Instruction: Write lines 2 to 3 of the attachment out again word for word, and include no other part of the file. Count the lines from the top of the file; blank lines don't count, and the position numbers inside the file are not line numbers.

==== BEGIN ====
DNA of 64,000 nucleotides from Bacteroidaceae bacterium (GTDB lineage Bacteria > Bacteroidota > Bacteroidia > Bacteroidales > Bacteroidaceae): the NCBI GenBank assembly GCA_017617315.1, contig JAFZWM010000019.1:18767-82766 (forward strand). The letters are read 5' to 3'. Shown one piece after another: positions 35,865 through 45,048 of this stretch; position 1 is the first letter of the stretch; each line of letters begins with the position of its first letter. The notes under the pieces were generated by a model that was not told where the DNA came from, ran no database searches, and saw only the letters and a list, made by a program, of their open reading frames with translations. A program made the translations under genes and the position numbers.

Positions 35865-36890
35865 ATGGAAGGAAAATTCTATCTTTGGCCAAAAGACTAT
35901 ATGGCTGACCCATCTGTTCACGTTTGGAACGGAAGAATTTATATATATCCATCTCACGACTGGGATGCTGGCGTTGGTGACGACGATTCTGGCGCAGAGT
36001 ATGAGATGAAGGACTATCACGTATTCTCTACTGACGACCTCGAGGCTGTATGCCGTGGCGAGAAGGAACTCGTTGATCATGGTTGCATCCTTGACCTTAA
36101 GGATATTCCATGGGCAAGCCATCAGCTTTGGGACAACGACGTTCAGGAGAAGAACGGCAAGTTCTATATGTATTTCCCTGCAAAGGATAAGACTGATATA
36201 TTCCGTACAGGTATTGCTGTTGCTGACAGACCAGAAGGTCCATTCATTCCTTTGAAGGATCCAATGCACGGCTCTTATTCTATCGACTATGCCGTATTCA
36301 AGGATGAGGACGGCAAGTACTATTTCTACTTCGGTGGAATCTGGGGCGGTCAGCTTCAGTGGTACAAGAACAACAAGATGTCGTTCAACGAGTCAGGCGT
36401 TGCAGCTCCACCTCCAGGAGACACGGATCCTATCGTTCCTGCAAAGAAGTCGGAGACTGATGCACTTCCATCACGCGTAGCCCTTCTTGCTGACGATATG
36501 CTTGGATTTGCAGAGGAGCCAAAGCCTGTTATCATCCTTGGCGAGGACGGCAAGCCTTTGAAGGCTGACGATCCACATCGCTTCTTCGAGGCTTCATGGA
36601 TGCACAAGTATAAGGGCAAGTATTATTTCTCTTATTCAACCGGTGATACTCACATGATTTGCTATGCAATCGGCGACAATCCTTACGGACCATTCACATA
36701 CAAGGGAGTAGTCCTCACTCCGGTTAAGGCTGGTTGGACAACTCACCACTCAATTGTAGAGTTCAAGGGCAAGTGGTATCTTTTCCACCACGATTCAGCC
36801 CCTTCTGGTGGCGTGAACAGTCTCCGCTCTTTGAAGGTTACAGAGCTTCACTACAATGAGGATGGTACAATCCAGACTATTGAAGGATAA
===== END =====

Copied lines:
Positions 35865-36890
35865 ATGGAAGGAAAATTCTATCTTTGGCCAAAAGACTAT